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'I just love poetry' | Meet Knoxville's first Youth Poet Laureate

Melody Dalili is still freaking out about the fact that she's the first person to ever hold this title. Also, she loves sharks.

KNOXVILLE, Tenn. — For Melody Dalili, anything can be poetry.

"It's just really really sharing the love that you have for the things around you through words and expression. I think that's really beautiful," she said.

Anything, including sharks.

"I really like sharks. I just feel like you have to know I love sharks," she said.

The incoming Farragut High School senior wears a lot of hats, has a lot of interests, and also a cool new title. She is the Knoxville Youth Poet Laureate.

Melody is the first person to be able to say she has that title, which she's still freaking out about.

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"I haven't marinated in it yet," she said. "I've been trying to sunbathe in it, like a lizard on a rock, with the light."

You can picture what she's talking about.

Melody's always written poems. She said that she penned 257 poems so far. But she just started sharing them this year after taking a creative writing class.

"Whenever I used to think of a poet when I was little, I always thought that it was just this really old guy with a tux and white beard," she said. "And I was like, that's not who I am."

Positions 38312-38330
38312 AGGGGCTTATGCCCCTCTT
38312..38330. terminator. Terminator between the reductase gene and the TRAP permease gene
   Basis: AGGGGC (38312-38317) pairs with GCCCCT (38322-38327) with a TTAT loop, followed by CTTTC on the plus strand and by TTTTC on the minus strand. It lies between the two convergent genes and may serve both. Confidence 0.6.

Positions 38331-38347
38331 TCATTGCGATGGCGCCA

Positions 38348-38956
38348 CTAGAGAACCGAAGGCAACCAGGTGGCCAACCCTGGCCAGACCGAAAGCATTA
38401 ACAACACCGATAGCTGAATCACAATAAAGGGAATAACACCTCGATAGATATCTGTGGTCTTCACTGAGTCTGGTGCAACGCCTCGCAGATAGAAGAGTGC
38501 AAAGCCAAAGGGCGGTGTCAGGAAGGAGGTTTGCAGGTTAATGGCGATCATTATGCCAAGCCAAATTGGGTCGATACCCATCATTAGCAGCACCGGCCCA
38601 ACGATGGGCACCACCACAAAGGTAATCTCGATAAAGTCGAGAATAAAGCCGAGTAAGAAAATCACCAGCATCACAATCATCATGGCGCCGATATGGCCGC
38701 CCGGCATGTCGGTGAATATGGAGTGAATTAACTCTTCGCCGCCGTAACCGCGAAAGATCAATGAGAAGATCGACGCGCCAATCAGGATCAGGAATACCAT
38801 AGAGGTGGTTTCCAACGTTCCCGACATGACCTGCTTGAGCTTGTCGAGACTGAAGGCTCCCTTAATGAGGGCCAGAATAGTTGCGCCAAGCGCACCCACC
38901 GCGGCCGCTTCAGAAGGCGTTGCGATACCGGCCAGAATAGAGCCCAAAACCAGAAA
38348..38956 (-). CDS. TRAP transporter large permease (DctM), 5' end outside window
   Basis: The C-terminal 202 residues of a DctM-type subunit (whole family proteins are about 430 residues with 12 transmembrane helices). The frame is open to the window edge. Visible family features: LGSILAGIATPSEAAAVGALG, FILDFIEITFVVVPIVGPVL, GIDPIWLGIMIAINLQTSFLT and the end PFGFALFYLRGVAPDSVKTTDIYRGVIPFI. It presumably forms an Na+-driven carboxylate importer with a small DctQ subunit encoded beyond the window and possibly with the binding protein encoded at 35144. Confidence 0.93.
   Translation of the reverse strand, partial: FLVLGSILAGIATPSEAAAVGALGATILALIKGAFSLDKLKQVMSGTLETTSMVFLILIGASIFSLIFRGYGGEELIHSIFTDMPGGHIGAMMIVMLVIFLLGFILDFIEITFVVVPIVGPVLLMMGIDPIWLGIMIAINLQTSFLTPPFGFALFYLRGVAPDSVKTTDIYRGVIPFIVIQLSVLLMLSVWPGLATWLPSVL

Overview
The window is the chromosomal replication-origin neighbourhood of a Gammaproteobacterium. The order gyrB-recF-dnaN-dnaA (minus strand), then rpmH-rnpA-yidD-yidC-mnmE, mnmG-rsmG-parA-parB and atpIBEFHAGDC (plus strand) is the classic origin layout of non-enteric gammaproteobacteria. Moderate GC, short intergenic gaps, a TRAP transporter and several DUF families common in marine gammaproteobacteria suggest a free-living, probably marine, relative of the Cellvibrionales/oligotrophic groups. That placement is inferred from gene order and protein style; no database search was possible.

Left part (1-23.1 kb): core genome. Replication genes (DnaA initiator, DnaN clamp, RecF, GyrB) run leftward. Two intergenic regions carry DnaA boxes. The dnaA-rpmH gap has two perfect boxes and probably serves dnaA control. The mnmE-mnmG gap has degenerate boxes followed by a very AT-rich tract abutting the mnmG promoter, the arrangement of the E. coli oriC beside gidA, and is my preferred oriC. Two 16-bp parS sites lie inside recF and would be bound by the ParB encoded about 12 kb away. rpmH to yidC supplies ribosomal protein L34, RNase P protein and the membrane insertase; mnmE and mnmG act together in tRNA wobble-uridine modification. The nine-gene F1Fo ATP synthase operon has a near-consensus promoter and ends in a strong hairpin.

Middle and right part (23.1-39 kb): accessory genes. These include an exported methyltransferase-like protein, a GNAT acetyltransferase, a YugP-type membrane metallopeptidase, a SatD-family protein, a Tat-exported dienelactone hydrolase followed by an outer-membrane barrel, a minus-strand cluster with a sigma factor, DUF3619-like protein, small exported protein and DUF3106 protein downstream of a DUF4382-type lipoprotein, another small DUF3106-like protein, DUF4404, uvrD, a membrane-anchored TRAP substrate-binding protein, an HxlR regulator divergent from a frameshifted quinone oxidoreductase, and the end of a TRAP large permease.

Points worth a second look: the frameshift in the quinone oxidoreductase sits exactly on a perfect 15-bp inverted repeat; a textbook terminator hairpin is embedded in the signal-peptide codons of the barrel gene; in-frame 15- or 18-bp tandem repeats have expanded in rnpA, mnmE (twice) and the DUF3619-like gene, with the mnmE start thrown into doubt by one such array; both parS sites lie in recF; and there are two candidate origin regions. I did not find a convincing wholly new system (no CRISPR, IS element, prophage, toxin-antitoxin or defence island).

Because of that, she didn't want anyone to call her a poet. She's a student, a comedian and a sister. She works at the Muse, coaches middle school volleyball and loves sharks.

And now, with the title to go with it, Melody is happy to be called a poet.

Credit: WBIR
Melody Dalili, Knoxville Youth Poet Laureate

To her, poetry is beautiful and a universal language.

"It's just people who are really putting feelings into words that they can understand, into words that other people can interpret for themselves," she said.

That's something Melody's done to cope with the hard moments of her young life. She shared one of those moments in a poetry assignment that secured her the title of Knoxville Youth Poet Laureate.

"It's about my mother, whose home I was pulled out of when I was 14," she said. "And as a child, I kind of saw her tend to other things that were not me. I talked about figuratively how she has three other children — alcohol, money, and cigarettes, and how I'm usually the one that she cares about less."

It takes courage to be so vulnerable.

"It has been so rewarding," said Melody. "I actually responded to a message this morning. [Someone] said, 'Hey, you don't know me. I'm a stranger. But your story really, really impacted me and I really appreciate what your viewpoint of hardship is.'"

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In her new role, Melody will read her original poetry at different city events. She's already performed at the Knox County Public Library's Children's Festival of Reading and at the State of the City address.

She hopes her words continue to reach the people who need to hear them.

"I think I would always consider everybody to be making an impact," Melody said. "I think now I'm just being able to open that door and do it in a different way."

Melody will keep writing about everything she feels so that other people feel something, too.

She was also featured on Live at Five at Four's 10Rising Hearts segment, as a student making a difference in her community.

If you'd like to nominate someone, email us your student's story at 10hearts@wbir.com.

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